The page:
MIPCOM 2012: U.S. Remains Dominant Buyer For U.K. TV Programming

BBC/Courtesy of Everett Collection

Benedict Cumberbatch (left) plays the title role and Martin Freeman plays Watson in the BBC's "Sherlock."

British programs including "Sherlock," "Frozen Planet" and "Doctor Who" remain on American shopping lists according to a report from U.K. trade body Pact.

LONDON – U.K. television production exports grew overall by nine per cent in 2011, according to a fresh report published by U.K. trade body Pact, the organization that reps and promotes the interests of producers.

The report, entitled U.K. Television Exports Survey 2011, puts total revenue from the international sale of British TV programs and associated activities at £1.48 billion ($2.4 billion) last year, up from £1.36  billion ($2.2 billion) in 2010.

Pact's report noted that the market place posted a "stand-out rise in exports to newer markets" such as Turkey, South Africa and the Middle East.

Traditionally lucrative territories for U.K. TV fair such as the U.S. and Australia remain strong.

Sales to the U.S., the U.K.'s largest export market, grew by six percent, to £555 million ($895 million) while Australasia snapped up £164 million ($264.6 million), an 11 percent increase from 2010's tally.

North America represented 43% of total export revenue for the U.K. in 2011, with Europe contributing 29% and Rest of World 28%.

In line with last year, sales of finished programming in North America made up a smaller proportion of total revenue than both Europe and Rest of World.

And the report also notes that the growth of Netflix, Hulu and other VOD operators helped grow the export market with factual and drama providing the most sought after types of programming from British shores.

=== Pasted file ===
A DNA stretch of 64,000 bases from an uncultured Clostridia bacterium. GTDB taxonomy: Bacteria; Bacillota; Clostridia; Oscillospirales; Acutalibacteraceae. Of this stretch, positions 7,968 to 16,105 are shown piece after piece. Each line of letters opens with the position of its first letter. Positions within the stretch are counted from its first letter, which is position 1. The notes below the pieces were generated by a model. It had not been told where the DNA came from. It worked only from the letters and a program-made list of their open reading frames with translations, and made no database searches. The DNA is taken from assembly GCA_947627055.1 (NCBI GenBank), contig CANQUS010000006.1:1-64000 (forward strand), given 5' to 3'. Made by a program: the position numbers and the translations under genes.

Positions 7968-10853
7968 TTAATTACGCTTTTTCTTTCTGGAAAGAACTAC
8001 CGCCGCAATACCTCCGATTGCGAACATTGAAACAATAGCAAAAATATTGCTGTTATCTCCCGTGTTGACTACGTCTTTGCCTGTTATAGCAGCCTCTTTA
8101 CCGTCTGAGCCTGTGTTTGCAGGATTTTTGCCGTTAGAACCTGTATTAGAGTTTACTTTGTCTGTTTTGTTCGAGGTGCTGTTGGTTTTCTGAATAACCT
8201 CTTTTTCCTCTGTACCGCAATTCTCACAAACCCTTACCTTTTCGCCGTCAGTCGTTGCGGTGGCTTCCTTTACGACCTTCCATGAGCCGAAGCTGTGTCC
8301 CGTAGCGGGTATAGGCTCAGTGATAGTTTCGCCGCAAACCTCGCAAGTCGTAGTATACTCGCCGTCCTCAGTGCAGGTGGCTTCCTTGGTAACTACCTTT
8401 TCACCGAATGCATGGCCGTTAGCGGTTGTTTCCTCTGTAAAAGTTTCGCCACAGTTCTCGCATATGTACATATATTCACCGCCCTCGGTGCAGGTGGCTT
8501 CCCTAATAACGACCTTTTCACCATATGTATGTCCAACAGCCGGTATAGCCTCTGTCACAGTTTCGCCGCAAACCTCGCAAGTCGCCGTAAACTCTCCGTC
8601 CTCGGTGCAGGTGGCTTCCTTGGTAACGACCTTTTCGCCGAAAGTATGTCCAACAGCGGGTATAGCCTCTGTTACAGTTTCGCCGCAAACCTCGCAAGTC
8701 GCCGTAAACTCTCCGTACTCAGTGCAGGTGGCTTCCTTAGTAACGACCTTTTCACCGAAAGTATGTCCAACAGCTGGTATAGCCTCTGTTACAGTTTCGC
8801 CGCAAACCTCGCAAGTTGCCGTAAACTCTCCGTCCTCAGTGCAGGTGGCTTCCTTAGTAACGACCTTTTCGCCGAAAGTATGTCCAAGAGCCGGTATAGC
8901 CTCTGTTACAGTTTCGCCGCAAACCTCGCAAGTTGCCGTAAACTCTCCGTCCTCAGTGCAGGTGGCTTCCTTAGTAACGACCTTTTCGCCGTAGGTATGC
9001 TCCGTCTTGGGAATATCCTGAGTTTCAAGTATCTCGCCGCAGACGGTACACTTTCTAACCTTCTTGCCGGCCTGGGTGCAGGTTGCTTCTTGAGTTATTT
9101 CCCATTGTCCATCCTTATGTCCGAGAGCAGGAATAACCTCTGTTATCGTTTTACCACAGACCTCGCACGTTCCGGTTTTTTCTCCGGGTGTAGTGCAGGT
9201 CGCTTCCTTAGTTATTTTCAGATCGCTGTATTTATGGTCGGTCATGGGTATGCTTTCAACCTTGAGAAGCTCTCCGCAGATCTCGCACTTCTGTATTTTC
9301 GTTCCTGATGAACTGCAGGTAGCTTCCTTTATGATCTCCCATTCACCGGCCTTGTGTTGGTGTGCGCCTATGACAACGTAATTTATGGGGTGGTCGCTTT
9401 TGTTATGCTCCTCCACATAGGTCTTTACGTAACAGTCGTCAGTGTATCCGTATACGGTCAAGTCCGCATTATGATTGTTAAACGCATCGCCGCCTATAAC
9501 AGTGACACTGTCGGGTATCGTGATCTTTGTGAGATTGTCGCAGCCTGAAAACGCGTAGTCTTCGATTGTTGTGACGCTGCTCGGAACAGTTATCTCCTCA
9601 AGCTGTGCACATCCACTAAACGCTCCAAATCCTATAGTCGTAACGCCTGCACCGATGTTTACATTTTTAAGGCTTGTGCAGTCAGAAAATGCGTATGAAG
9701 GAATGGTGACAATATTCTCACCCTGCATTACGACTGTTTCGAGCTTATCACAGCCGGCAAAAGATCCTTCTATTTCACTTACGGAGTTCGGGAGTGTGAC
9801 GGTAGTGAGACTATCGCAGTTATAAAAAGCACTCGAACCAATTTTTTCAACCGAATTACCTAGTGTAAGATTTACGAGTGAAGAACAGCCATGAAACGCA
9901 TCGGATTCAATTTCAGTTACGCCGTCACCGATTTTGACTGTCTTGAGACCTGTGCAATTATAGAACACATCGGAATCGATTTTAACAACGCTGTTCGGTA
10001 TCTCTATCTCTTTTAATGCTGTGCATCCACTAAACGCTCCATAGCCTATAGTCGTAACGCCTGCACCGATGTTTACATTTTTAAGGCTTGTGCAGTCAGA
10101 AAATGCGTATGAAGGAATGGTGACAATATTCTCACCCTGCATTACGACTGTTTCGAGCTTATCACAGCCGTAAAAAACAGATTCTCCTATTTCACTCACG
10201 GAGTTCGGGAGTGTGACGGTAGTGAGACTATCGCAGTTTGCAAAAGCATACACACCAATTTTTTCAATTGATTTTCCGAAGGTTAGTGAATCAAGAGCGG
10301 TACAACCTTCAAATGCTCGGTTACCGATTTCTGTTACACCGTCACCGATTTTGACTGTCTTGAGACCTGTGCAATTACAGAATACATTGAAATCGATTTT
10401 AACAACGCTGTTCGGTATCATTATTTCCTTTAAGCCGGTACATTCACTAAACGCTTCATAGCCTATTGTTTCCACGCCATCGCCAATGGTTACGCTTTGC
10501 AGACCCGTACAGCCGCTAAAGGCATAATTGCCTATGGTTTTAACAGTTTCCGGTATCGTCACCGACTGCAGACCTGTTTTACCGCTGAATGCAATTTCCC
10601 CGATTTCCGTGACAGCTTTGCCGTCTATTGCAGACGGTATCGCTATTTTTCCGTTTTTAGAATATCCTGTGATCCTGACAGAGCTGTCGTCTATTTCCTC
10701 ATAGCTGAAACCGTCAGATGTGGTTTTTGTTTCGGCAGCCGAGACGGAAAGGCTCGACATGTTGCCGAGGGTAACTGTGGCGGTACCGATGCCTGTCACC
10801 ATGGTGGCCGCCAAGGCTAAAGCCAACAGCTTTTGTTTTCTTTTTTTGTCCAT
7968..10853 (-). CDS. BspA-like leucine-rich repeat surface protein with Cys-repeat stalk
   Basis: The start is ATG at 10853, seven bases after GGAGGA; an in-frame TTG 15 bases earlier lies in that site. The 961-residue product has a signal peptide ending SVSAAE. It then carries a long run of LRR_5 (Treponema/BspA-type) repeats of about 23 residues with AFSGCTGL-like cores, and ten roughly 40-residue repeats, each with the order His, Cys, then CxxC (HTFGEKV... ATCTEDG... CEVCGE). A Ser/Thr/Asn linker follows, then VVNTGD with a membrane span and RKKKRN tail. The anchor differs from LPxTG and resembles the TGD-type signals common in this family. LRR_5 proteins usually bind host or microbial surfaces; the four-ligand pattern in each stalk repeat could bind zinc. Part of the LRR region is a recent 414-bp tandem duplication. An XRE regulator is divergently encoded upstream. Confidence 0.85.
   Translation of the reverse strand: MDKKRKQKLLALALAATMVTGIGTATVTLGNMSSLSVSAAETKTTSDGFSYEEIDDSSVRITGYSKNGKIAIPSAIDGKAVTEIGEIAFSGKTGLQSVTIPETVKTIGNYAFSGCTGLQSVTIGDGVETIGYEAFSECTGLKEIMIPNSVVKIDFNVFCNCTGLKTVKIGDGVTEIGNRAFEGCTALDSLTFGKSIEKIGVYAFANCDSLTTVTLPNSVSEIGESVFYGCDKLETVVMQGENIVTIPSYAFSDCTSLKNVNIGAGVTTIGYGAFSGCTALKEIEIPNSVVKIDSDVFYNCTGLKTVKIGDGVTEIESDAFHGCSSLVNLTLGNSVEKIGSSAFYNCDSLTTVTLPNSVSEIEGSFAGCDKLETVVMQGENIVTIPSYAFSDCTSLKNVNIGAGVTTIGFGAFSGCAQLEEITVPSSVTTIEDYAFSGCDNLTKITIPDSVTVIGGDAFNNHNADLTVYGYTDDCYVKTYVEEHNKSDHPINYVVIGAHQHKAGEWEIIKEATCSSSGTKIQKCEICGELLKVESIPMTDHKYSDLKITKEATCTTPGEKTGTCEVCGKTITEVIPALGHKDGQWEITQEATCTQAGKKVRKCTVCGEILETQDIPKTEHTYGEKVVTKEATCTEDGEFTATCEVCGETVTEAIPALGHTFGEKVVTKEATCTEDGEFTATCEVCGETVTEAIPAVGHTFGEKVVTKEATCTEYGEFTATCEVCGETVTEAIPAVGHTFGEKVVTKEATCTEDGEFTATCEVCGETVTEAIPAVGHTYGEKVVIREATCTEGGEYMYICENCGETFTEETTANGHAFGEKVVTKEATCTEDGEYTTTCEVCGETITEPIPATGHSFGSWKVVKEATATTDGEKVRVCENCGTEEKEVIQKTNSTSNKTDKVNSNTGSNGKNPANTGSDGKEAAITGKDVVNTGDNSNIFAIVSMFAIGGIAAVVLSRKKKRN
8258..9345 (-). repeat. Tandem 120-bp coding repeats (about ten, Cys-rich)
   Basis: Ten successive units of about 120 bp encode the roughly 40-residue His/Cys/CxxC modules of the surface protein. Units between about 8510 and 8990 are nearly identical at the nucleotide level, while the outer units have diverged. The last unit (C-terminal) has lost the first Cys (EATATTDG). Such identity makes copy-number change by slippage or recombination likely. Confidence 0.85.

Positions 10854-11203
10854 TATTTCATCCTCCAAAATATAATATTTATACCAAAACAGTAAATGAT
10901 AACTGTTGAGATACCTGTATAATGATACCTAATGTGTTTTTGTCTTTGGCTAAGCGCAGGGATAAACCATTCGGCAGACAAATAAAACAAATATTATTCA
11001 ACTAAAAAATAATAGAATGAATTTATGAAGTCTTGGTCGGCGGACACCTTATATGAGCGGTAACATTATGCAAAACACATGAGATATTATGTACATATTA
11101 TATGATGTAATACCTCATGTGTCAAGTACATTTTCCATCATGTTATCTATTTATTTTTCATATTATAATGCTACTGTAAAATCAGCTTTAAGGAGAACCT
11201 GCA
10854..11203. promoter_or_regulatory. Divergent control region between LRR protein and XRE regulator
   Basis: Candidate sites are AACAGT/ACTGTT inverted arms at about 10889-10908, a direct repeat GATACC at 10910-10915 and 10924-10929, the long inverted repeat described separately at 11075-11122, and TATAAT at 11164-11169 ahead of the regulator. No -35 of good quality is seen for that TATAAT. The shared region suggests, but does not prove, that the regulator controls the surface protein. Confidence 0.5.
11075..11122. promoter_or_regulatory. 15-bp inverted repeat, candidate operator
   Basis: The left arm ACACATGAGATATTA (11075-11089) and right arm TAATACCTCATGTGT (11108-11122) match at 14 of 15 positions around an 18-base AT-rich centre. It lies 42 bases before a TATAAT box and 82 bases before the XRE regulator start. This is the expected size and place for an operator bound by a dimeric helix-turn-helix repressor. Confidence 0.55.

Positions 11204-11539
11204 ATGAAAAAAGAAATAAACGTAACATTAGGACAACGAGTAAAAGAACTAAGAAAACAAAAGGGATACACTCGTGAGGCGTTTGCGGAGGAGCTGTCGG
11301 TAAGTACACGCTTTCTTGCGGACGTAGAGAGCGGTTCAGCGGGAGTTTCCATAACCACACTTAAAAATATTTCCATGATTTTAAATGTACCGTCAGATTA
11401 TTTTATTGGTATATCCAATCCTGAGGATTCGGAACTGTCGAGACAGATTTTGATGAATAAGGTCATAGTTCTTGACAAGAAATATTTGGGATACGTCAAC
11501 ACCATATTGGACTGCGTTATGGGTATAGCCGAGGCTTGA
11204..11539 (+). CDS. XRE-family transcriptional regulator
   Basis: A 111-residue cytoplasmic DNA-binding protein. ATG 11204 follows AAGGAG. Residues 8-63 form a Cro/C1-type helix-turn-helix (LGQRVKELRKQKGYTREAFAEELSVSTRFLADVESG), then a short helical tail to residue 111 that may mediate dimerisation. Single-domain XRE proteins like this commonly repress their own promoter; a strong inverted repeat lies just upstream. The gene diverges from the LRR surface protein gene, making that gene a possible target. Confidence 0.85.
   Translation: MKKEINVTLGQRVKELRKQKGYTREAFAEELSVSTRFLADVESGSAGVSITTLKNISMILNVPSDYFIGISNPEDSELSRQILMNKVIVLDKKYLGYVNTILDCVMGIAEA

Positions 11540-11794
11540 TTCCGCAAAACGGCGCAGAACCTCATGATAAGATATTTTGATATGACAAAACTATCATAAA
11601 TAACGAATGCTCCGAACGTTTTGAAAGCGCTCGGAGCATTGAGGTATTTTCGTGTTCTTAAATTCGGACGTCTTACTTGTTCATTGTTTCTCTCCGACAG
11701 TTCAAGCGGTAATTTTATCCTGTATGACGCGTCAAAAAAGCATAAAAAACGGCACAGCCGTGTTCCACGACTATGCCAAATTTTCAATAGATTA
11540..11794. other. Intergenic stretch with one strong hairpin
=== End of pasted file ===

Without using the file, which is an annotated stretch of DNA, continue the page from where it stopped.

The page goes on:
The British government's U.K. Trade and Investment organization, which backed the report's commission and publication, said with all eyes on the U.K. this summer after the London 2012 Olympics and the Paralympics, the time was write for producers to piggy back on the success.

UKTI chief executive Nick Baird said: "The opportunities for exporting content are out there.  Now is the time to show fast-growing overseas economies that British-made television is truly world class."

The report is published to arm British sellers with confidence as the annual international television market MIPCOM swings into force this week.

With shows such as Doctor Who, Sherlock and Frozen Planet flying off BBC Worldwide's sales shelves, the public broadcaster's commercial arm is in buoyant mood.

BBC Worldwide president and managing director, sales and distribution Steve Macallister said: "This report clearly confirms what most of us have known for some time, that the UK creative sector is producing some of the best shows in the world. The whole industry should be proud of these terrific results from Pact."

Exports of finished TV programming are the U.K.’s largest source of TV revenue – income rose 18% to £701 million ($1.1 billion), the report indicates.

"It is positive that USA sales continue to rise and growth in Australasia revenues have cemented its position as the U.K.’s second biggest export market," said Pact chief executive John McVay. "Content remains king - it’s clear that it’s the British creativity and quality that continues to drive our exports success."